Sta. Ana coordinates Action for Economic Reforms. This piece was published in the September 27, 2010 edition of the BusinessWorld, pages S1/4 to S1/5.
“From a societal concern, I say yes to the idea of an increase in sin taxes….As you know, these sin products have a health burden on the people.”
This was the statement of President Noynoy Aquino (P-Noy). His statement was an explicit signal to legislators to pass a law that will increase sin taxes and rectify the errors in the present law governing sin taxes.
The law on sin taxes needs to be overhauled. The sin taxes are not indexed to inflation. And the excise taxes on tobacco products especially are so convoluted, resulting in further erosion of revenues:
1. Cigarette brands registered before January 1, 1997 are taxed based on their net retail price as of October 1, 1996. This, in other words, is a price classification freeze based on 1996 prices. Prices of these old brands have more than doubled since 1996; yet the taxes they pay at present are based on 1996 net retail prices. Because of the price classification freeze, it is estimated that government’s foregone revenues would have amounted to PhP 29.4 billion in 2010 (drawn from a forthcoming paper to be published by the University of the Philippines College of Law and Health Justice).
2. Related to the price classification freeze is the complex tax structure that has four price classifications for cigarettes, namely premium, high, medium, and low. This complex structure makes tax administration difficult and leads to discrimination, misclassification and corruption.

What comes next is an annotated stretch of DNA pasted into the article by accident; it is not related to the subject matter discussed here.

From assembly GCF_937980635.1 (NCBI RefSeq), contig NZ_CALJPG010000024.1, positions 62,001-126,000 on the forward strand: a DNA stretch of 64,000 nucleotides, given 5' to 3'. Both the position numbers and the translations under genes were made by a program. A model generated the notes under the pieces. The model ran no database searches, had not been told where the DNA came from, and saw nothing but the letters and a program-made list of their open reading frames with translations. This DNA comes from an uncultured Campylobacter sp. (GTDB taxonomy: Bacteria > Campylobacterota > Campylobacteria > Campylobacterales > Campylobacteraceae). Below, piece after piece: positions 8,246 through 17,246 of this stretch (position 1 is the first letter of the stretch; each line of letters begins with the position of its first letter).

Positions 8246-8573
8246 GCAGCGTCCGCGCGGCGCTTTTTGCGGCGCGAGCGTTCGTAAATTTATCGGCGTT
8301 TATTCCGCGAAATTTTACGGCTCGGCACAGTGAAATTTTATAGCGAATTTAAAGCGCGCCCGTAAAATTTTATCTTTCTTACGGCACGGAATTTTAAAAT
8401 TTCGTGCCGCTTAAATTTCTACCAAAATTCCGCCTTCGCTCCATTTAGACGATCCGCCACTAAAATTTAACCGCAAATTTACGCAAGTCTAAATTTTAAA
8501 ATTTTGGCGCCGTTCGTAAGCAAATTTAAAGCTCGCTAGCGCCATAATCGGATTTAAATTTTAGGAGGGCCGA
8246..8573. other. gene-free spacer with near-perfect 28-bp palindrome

P-Noy’s statement endorsing an increase in sin taxes has great policy significance.
First, it in a manner supplants what he said during the election campaign—that if elected President, he won’t impose new taxes. It can nevertheless be argued that the reform of the sin taxes is not actually imposing a new tax. The proposed reform corrects the major weaknesses of the law, especially aligning the tax or the price, much diminished by inflation or the price, to its real value. Recapturing the real price is not at all a new, higher tax.
Second, P-Noy argues for an increase in the sin taxes for health reasons. He is aware of the tremendous economic costs, arising from expenditures to treat smoking-related diseases and from the productivity losses. To quote P-Noy, “this health burden has a peso value.” Said another way, we should tax cigarettes not only for economic reasons (indexing to inflation and attaining revenue objectives) but also for health considerations. A significant implication of this is that the taxes on tobacco products should be higher than what can be obtained from inflation indexation. The taxes have another function—they are meant as a tool to reduce smoking consumption and smoking prevalence as well as to price the negative externalities (the spillover costs) of smoking.
Hence, increasing sin taxes yields a double dividend—1) boost tax effort, and help avert a fiscal crisis and 2) promote health in terms of reducing smoking prevalence, minimizing smoking-related diseases, and saving scores of thousands of lives. The evidence all over the world shows that hefty increases in tobacco taxes lead to both significant increases in revenues and a considerable decline in smoking prevalence.
Several bills reforming the sin tax law have been filed in Congress. What we must guard against is any attempt by the tobacco industry lobby and the legislators representing the tobacco interests from sabotaging the reforms. More importantly, the public, especially the organized citizenry—not only those who care about fiscal reforms but also those who are health advocates—should push for a law on sin taxes that pays a double dividend of meeting revenue and health objectives.
The statement of P-Noy saying “yes to the idea on an increase in sin taxes” provides the boost and momentum for the reformers to win this battle.